In other words, you should paint specifically for the web to get seen more!
In an attempt to regain my lucrative sideline I expanded my presence online to more sites. I thought that fewer sales, on many sites, would be the answer.
I spent hours upon hours making my listings, and it didn’t work. It doesn’t work because there is no organic traffic. You have to market the work and that is a giant time suck.
I’d have been far better off working on my own website.
If you haven’t done that yet you should. Don’t be put off by the ‘tech’, it’s easy to make a WordPress website when you follow instructions. That’s what I did.
Selling Art in Galleries – Final Thoughts
There have never been more opportunities for new artists to succeed. Where once you were confined to your local market, now the art market is worldwide.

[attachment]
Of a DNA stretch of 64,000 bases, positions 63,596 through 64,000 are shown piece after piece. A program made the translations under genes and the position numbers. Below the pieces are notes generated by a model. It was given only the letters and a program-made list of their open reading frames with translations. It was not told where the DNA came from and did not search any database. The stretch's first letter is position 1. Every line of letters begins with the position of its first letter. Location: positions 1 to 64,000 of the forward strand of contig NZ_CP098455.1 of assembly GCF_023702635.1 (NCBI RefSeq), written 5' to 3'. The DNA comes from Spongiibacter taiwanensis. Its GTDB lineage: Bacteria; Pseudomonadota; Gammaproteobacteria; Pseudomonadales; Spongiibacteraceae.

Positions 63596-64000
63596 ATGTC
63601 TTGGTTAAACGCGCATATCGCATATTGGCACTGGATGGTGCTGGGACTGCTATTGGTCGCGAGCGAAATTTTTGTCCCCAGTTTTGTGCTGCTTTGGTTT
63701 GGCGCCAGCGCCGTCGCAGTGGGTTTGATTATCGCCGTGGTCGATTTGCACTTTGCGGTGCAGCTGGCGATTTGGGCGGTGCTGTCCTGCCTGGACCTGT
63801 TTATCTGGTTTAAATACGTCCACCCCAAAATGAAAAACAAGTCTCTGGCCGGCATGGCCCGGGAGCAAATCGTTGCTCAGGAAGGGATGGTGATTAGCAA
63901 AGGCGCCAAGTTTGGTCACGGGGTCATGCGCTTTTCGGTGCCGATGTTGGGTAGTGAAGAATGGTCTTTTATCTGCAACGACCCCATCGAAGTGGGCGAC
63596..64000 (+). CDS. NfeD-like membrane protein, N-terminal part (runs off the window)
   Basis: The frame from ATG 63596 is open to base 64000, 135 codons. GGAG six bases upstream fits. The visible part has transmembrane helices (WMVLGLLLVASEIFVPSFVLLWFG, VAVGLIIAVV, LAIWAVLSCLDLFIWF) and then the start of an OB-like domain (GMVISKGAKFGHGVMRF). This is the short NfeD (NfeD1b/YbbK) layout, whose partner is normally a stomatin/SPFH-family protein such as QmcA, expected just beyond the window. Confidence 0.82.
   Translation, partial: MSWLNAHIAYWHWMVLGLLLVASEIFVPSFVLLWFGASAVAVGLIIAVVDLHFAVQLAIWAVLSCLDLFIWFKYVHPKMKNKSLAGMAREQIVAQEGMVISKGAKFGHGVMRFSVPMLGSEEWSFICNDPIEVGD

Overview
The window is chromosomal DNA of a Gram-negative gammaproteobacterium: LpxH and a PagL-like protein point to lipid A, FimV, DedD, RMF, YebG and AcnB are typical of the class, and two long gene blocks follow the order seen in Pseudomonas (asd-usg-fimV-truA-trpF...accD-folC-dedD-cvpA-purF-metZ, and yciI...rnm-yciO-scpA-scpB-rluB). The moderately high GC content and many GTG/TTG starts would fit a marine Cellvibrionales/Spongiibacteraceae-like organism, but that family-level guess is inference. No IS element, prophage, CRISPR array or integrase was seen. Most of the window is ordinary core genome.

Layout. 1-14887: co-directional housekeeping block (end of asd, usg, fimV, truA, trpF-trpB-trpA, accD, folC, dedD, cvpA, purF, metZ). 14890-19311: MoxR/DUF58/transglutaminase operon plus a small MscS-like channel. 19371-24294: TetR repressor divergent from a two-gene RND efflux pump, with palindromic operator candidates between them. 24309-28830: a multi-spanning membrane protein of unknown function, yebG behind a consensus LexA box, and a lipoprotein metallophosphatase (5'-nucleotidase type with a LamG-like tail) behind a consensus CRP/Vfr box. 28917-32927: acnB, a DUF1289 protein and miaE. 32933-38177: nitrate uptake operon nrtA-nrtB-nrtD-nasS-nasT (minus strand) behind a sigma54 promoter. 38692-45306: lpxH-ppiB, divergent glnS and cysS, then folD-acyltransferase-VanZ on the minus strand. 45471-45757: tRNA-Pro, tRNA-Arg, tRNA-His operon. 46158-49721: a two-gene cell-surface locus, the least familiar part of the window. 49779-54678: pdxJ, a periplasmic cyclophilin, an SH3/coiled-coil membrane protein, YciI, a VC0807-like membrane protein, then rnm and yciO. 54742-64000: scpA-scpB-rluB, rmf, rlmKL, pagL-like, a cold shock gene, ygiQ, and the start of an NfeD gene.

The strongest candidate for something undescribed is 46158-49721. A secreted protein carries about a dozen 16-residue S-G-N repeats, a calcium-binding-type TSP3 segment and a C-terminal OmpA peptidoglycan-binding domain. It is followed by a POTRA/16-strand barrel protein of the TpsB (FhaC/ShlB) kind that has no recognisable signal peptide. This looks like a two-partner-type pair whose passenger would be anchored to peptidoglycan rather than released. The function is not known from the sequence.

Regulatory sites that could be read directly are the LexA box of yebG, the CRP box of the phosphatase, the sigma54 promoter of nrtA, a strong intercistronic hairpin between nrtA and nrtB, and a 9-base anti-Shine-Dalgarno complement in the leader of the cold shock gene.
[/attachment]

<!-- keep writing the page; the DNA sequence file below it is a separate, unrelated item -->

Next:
The art industry has changed out of all recognition, and with the rise in online art galleries, print-on-demand sites, and social media platforms, independent artists now have access to prospective buyers from across the world.
Are traditional galleries dead? Not yet, but who knows what the next few years will bring? Hard times are ahead. Galleries will have to adapt, perhaps they could start by offering lower commission rates.
Back in the 80s, when I started selling my paintings, a gallery’s commission was 35% and not the 50% it is today.
I’m optimistic that the art trade will survive. I didn’t notice any difference in my trade when the markets crashed in 2008, and I started my original business in the depths of a recession.
Traditional galleries are fighting to stay relevant and online sales are soaring, but finding your niche and your audience is not easy within an online gallery space. Where once you could be the biggest fish in a local pond, now you are just another online artist.